An image shows the Zero-P implant. Reprinted with permission from Synthes GmbH Switzerland (Oberdorf, Switzerland).

We asked (1) whether this new implant is associated with a low rate of dysphagia and other short-term complications in patients having ACDF; (2) whether this implant is able to achieve solid fusion; (3) whether this implant is able to maintain the postoperative reduction in pain; and (4) whether a learning curve using the implant is detectable.

Patients and Methods

We enrolled 38 selected patients (24 male, 14 female) who underwent ACDF between May 2008 and May 2009. All patients had symptomatic cervical spine disc disease between C3/C4 and C7/Th1 and failed nonoperative treatment. The indications for surgery were radicular arm pain with or without neck pain and/or functional/neurologic deficit confirmed by MRI or CT. The displayed patient example shows a typical two segmental cervical spinal stenosis in sagittal MRI (Fig. 2A). Axial MRI plain revealed that the spinal canal stenosis was caused by (Fig. 2B) soft disc stenosis C4/C5 and (Fig. 2C) C5/C6 resulting in (Fig. 2D) radiculopathy of C5 and C6 and myelopathic changes in C5/C6. Patient selection was based on inclusion and exclusion criteria (Table 1). We operated on 15 patients with monosegmental, 20 patients with bisegmental, and three patients with trisegmental disease (Table 2). All 38 selected patients were treated by anterior decompression and stabilization with the Zero-P device in the target levels, with a total of 64 levels operated on.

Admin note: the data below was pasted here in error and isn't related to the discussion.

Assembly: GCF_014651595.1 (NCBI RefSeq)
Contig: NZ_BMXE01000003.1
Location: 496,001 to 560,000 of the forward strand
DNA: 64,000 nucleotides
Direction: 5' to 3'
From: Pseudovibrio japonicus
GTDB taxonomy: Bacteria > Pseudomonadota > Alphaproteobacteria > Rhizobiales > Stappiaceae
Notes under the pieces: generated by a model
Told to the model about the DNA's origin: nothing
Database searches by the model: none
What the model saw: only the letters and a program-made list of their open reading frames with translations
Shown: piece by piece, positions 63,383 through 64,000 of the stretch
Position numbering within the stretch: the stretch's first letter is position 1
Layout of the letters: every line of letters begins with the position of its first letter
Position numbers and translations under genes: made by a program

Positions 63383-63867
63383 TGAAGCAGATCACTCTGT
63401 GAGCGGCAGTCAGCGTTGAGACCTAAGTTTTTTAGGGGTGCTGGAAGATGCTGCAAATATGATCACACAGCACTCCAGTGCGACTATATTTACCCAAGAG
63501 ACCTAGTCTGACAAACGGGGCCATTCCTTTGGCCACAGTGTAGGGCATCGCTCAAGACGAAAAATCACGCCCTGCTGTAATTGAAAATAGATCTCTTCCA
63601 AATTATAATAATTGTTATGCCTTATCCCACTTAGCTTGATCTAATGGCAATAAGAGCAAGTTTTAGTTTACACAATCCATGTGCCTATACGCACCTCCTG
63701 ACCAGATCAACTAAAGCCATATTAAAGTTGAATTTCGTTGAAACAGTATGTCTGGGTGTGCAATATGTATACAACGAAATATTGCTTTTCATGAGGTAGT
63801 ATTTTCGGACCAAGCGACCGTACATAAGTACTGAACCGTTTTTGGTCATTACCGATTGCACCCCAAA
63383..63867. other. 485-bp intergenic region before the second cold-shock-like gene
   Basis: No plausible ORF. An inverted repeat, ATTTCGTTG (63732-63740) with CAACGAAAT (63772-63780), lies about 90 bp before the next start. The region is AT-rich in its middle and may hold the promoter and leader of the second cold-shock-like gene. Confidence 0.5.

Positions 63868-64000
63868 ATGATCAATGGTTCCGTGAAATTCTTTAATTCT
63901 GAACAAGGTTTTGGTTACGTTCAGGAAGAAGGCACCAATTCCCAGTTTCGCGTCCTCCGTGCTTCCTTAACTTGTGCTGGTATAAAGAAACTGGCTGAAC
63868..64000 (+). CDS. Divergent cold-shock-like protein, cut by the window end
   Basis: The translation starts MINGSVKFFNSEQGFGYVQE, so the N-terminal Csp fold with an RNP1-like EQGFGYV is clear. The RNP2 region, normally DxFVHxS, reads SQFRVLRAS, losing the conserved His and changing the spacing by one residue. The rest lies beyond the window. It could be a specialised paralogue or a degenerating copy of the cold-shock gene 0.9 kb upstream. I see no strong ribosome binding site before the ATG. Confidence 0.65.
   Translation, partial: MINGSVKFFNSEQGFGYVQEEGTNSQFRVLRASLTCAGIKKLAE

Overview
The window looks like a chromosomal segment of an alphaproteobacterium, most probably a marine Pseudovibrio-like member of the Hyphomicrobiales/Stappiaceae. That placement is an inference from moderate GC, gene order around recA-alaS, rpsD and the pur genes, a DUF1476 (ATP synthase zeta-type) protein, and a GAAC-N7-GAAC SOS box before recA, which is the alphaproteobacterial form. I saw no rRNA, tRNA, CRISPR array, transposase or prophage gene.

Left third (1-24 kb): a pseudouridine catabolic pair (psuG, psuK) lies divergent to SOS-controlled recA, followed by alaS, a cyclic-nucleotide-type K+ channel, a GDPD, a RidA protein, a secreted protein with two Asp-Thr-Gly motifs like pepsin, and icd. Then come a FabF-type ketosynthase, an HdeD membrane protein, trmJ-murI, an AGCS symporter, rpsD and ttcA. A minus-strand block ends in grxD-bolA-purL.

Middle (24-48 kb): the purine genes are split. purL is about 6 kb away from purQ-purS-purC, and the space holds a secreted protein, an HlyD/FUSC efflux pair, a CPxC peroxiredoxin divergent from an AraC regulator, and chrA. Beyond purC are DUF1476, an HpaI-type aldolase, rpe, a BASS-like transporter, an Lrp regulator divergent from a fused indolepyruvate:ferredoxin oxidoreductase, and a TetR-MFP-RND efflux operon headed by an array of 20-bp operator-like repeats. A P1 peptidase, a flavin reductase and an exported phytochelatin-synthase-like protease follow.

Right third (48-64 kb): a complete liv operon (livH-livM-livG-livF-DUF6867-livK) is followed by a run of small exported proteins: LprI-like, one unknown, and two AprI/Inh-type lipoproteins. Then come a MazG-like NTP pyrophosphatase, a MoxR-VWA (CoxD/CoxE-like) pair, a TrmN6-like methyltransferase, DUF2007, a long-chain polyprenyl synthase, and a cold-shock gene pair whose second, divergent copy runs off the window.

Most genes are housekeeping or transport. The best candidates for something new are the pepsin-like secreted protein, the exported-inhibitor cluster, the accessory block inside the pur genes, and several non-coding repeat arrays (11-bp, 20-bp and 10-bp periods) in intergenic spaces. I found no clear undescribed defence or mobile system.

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Fig. 2A-F:
(A) T2-weighted MRI in sagittal plain, (B) MRI in axial plain of C4/5, (C) MRI in axial plain of C5/6 and (D) CT in 2D-sagittal reconstruction show a cervical spinal stenosis C4/C5 + C5/C6 resulting in radiculopathy of C5 and C6 and myelopathic changes in C5/C6. (E) Lateral and (F) AP plain radiographs show the patient 6 months after decompression and fusion with Zero-P.
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Table 1: